Life on the East End is all about the water. It’s why visitors come here, people choose to live here and how generations have historically made their living.
Now, the Parrish Art Museum in Southampton is tapping into our relationship with water through “Radical Seafaring,” a unique multi-faceted exhibit which runs through July 24.
Half the word’s population lives within 200 miles of a coast and the works in the show represent a new form of expression that is especially powerful and timely as climatologists anticipate the effects of rising sea levels, changes in weather patterns, and the impact on coastal zones.
Directed by Andrea Grover, the museum’s curator of special projects, the exhibition and program initiative features 25 contemporary artists whose works range from vessels and documentation of creative expeditions, to speculative designs for alternative communities on the water.
The exhibit takes place both at the museum and at sites around the East End. It includes two-dimensional works, sculptural objects, vessels, models, film and video, off-site commissions, and boat trips around East End waterways.
Comining up on Saturday, May 21 is “Tideland Sessions,” an all-day series of talks and performances at the Parrish uniting artists, writers, scientists, and historians in conversations about environmental stewardship with a focus on the regional landscape. The day includes a paper boat building workshop, a keynote speech by prize-winning author and MacArthur Fellow Carl Safina, and a water quality presentation by the Surfrider Foundation, Perfect Earth Project and The Nature Conservancy.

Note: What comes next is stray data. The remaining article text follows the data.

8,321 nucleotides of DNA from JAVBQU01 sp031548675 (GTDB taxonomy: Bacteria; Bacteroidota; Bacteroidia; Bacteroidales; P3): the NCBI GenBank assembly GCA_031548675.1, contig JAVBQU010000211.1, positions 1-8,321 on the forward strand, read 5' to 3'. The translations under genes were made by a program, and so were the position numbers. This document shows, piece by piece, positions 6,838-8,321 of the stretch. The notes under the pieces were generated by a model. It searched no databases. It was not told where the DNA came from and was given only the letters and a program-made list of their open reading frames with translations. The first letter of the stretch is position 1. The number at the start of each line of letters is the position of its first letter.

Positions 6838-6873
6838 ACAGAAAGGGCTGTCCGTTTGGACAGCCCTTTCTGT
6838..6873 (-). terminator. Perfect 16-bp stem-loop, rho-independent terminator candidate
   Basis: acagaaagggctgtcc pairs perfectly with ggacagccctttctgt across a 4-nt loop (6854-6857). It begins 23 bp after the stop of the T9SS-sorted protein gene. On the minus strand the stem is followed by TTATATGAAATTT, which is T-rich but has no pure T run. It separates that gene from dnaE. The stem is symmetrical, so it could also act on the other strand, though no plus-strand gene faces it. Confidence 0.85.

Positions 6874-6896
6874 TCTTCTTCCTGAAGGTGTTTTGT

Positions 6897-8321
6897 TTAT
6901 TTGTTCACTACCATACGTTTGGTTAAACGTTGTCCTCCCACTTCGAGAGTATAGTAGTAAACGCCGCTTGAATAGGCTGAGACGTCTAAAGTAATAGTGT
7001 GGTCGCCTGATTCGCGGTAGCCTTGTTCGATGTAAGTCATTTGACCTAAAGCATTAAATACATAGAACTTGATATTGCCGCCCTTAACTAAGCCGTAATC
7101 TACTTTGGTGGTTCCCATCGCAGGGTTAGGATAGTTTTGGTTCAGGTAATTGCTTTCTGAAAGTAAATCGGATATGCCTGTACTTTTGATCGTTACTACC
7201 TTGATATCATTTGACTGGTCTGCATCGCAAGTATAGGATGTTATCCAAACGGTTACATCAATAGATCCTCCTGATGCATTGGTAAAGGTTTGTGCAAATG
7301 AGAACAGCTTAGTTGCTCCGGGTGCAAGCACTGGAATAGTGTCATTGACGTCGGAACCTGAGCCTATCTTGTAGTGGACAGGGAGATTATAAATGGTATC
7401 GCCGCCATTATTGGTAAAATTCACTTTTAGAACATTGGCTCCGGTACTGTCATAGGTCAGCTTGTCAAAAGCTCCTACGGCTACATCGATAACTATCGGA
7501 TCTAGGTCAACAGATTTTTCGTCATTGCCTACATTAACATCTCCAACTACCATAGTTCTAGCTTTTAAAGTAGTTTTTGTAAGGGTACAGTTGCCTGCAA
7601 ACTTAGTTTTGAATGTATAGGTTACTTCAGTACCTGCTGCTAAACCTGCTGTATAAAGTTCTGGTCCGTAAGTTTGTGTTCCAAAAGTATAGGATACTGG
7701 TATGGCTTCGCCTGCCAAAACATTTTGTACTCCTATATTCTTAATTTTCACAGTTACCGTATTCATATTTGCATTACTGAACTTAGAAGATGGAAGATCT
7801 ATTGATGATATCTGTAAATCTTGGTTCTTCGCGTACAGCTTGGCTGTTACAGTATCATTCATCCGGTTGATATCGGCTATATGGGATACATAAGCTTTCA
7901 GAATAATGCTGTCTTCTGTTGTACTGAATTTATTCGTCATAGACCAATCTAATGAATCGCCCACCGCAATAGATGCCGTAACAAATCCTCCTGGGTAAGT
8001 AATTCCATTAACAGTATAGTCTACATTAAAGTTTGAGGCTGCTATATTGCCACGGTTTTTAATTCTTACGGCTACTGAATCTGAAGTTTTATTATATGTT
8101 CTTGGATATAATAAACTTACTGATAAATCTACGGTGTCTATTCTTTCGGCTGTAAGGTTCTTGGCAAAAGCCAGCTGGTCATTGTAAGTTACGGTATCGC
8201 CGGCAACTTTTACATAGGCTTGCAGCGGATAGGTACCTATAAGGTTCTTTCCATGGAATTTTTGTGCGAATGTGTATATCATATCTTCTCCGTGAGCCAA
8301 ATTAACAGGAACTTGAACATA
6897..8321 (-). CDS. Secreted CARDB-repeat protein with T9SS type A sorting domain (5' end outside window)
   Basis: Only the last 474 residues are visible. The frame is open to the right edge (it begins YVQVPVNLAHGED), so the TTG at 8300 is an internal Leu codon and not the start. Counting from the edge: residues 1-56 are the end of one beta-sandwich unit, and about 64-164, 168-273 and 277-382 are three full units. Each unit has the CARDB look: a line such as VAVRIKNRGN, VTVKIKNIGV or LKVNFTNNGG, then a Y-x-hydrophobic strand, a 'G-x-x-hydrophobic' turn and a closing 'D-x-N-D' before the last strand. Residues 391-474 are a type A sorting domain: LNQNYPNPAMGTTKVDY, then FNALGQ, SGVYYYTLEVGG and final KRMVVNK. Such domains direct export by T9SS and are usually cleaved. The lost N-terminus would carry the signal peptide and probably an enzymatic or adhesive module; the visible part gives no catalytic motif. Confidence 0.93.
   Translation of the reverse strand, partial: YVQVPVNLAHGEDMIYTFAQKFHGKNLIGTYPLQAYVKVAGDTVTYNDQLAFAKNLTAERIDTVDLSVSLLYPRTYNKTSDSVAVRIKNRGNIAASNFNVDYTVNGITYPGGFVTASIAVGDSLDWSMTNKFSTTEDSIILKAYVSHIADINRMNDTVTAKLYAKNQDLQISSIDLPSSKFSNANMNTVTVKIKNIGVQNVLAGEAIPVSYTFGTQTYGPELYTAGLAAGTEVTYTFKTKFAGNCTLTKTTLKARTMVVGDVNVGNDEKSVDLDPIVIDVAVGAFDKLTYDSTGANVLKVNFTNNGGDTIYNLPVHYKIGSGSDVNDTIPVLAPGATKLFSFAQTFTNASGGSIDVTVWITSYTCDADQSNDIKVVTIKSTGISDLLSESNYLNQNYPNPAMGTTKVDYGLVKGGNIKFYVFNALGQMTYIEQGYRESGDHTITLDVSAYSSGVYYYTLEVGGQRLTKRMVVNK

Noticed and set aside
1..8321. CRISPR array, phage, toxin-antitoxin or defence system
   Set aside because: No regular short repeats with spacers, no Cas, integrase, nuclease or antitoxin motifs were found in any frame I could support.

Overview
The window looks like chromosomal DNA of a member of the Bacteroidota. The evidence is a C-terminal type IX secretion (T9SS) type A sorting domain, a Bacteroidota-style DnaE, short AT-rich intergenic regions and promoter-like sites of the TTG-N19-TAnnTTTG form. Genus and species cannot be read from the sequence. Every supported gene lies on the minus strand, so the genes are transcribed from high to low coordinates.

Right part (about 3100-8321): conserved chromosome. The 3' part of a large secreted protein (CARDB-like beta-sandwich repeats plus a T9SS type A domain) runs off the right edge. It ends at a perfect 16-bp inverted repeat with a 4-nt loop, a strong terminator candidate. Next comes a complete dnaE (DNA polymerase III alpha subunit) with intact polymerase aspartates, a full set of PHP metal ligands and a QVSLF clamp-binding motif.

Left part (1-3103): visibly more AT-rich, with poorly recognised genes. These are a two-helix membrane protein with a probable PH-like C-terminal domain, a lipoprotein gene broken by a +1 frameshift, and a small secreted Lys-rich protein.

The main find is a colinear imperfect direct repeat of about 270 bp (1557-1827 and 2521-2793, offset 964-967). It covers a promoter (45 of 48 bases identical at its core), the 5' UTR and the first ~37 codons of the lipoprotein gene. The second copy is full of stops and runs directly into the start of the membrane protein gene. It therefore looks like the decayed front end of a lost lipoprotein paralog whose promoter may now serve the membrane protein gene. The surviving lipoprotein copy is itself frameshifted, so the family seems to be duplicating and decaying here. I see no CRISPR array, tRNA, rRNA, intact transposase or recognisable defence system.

On June 17 at 6 p.m. the museum will host a reading of “Men’s Lives,” Joe Pintauro’s play based on Peter Matthiessen’s nonfiction book about the East End’s fishing community. The play will be produced and directed by Emma Walton Hamilton and Stephen Hamilton, co-founders of the Bay Street Theater who staged the world premiere of “Men’s Lives” during the theater’s inaugural season 25 years ago.
Among the site-specific pieces will be “WetLand,” a modified houseboat made by the ecological artist Mary Mattingly to demonstrate easy-to-do sustainability projects. The vessel will be located on Long Wharf in Sag Harbor, with the date to be announced.
Artists and collectives taking part in “Radical Seafaring” include: Bas Jan Ader, Ant Farm, Atelier Van Lieshout, Scott Bluedorn, George Brecht, Bruce High Quality Foundation, Chris Burden, The Center for Land Use Interpretation, Steve Badgett and Chris Taylor, Michael Combs, Mark Dion, R. Buckminster Fuller, Cesar Harada, Constance Hockaday, Courtney M. Leonard, Mare Liberum, Marie Lorenz, Mary Mattingly, Vik Muniz, Dennis Oppenheim, The PLAY, Pedro Reyes, Duke Riley, Robert Smithson, Simon Starling, and Swoon.
An exhibition catalogue has been produced for “Radical Seafaring,” with contributions by Sasha Archibald, Alexander Dumbadze, Christopher French, Dylan Gauthier and Terrie Sultan.
The Parrish Art Museum is located at 279 Montauk Highway in Water Mill. For more information, visit www.parrish.org or call (631) 283-2118.